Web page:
Breeze, Page 2
 

This concept is even more powerfully conveyed graphically. In this chart, bars below the line represent wind-caused Heat Index lowering, bars above the line represent wind-caused Heat Index elevation.  Each bar is a different relative humidity, with relative humidity rising from left to right for each temperature cluster.

Wind effect on heat index vs. temp and rel humidity-2.gif (5930 bytes)


For example, at an air temperature of 95F, with a relative humidity of 40%, a 33.6 mph wind makes the Heat Index 0.7F warmer than it would be with a gentle breeze of 5.6mph.

It must be remembered that this chart refers to the effects of a high wind, 33.6mph, which according to the Beaufort scale of wind is properly termed a "moderate gale". Lesser winds will have proportionately smaller effects.

Here is what can be said of the effect of wind on Heat Index, the way that the air "feels":

  • The effect of wind cannot be accurately determined unless the air temperature and relative humidity are also known.
  • At high temperatures (95F and above) with low relative humidities (less than 40%), wind tends to produce worsening of heat stress on the athlete. (The vast majority of temperatures 95F are associated with relative humidity 40%.)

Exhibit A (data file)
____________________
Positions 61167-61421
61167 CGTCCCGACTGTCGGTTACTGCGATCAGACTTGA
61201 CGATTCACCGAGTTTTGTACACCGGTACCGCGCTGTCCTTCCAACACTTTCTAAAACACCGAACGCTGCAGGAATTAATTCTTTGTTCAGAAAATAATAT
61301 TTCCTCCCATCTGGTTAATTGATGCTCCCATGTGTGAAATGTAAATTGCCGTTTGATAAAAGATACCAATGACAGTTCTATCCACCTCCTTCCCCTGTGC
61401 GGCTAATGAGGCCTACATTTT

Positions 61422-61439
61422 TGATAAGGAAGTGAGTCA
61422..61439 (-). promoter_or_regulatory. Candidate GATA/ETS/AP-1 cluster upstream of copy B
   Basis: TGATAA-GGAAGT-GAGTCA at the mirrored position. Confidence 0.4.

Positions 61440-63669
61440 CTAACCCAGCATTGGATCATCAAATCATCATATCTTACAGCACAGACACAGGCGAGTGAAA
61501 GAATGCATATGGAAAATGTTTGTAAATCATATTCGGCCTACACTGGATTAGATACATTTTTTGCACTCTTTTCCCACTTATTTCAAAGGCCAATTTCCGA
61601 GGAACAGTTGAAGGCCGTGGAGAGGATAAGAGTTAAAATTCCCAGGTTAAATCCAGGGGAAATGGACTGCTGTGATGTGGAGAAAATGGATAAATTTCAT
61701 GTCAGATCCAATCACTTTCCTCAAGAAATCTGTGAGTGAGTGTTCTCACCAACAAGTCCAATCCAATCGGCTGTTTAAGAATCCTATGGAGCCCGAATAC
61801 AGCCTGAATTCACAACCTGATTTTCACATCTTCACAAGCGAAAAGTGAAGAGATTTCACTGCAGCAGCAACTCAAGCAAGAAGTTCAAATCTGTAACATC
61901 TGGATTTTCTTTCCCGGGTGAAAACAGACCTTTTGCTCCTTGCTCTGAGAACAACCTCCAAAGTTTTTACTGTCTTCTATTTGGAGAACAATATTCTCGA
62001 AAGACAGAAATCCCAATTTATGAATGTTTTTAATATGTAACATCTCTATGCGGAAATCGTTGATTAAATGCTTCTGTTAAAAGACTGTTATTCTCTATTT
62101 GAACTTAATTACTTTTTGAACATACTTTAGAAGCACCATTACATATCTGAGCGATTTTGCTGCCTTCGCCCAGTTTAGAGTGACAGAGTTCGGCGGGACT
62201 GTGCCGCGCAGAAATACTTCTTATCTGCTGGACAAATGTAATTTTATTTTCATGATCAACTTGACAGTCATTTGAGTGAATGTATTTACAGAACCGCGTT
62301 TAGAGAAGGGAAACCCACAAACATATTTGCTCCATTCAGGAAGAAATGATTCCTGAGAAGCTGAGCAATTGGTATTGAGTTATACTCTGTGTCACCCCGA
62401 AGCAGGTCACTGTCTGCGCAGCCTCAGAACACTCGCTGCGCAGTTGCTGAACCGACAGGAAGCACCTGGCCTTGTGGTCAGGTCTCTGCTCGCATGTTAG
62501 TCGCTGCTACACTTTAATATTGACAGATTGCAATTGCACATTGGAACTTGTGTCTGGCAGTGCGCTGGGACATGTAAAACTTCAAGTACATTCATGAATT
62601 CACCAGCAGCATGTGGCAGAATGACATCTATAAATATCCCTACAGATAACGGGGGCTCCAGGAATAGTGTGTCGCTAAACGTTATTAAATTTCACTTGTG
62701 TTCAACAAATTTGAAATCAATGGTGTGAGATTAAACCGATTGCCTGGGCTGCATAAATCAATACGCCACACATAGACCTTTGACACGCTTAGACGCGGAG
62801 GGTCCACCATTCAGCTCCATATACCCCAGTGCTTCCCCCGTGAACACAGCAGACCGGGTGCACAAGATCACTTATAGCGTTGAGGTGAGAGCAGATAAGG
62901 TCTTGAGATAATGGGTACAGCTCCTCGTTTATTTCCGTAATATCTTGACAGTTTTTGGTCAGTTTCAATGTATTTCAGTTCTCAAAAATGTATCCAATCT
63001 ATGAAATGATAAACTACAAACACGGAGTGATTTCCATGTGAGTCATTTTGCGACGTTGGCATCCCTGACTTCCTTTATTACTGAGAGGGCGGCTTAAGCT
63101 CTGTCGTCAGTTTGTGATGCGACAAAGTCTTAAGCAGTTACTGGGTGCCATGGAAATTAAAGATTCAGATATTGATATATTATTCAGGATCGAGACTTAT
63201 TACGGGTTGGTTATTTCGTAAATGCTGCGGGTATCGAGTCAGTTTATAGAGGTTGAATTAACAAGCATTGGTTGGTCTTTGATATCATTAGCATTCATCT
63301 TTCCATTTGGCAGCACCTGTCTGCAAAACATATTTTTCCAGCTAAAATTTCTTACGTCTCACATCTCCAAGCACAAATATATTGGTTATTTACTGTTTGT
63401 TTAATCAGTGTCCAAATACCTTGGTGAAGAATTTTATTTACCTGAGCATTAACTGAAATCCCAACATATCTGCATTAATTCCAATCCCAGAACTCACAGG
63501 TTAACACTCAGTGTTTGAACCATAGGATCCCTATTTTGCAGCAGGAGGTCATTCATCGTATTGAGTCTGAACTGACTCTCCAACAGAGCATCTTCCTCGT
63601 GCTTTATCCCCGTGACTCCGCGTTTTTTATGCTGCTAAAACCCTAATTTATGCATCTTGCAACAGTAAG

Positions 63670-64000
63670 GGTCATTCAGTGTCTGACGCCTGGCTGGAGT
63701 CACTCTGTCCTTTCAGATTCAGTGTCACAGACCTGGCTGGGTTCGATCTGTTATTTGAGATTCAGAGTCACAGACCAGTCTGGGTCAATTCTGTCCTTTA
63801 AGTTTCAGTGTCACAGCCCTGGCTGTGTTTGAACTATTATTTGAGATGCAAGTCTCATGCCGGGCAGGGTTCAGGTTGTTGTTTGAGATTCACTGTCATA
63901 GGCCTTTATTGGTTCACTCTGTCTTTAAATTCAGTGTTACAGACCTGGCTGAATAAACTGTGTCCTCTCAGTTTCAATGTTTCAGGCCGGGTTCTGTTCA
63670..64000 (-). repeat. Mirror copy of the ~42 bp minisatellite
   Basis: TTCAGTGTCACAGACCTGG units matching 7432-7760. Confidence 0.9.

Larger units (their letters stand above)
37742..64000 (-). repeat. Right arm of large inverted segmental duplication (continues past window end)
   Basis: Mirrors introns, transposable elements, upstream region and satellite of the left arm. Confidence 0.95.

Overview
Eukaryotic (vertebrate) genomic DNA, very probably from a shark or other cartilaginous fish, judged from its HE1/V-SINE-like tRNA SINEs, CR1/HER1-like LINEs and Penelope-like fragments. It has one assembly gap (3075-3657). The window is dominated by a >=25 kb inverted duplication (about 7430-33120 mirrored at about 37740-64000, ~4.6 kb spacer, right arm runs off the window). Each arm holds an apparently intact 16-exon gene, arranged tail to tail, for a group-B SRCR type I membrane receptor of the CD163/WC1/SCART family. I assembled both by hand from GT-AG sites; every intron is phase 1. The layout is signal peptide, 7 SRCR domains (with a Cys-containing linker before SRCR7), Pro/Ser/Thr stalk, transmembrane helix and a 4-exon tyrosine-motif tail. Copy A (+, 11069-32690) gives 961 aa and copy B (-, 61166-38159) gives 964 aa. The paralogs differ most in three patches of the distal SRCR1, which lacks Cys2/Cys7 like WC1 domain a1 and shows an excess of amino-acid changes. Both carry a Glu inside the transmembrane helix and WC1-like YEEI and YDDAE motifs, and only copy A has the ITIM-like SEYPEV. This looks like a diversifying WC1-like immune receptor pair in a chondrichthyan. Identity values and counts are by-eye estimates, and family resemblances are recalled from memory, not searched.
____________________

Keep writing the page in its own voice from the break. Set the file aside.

• Even a "moderate gale" usually produces fairly limited effects, a 2 to 7F change, and lesser winds have proportionately less effect on heat stress.

An anecdote to illustrate this concept: Every year in late August, Wichita Falls, Texas, plays host to the Hotter 'n Hell Hundred Bicycle Ride. Since the inception of this race in 1982, more than 120,000 riders have participated in what has become the largest sanctioned 100-mile bicycle race in the US. Wet Bulb Globe Temperature usually averages above 85F, placing a great deal of heat stress on the riders. In 1994, 1800 riders were unable to finish the race and were assisted back to the starting line area in "sag wagons". Even riders who are well-conditioned and have recently finished a hundred mile race may succumb to the heat. Race Medical Director Dr. Larry Magruder says of the heat casualties, "The most consistent predictor of heat injury is wind, not heat. The years with the wind speed greater than 20 mph see the most heat-related injuries, not the years with the highest WBGT."

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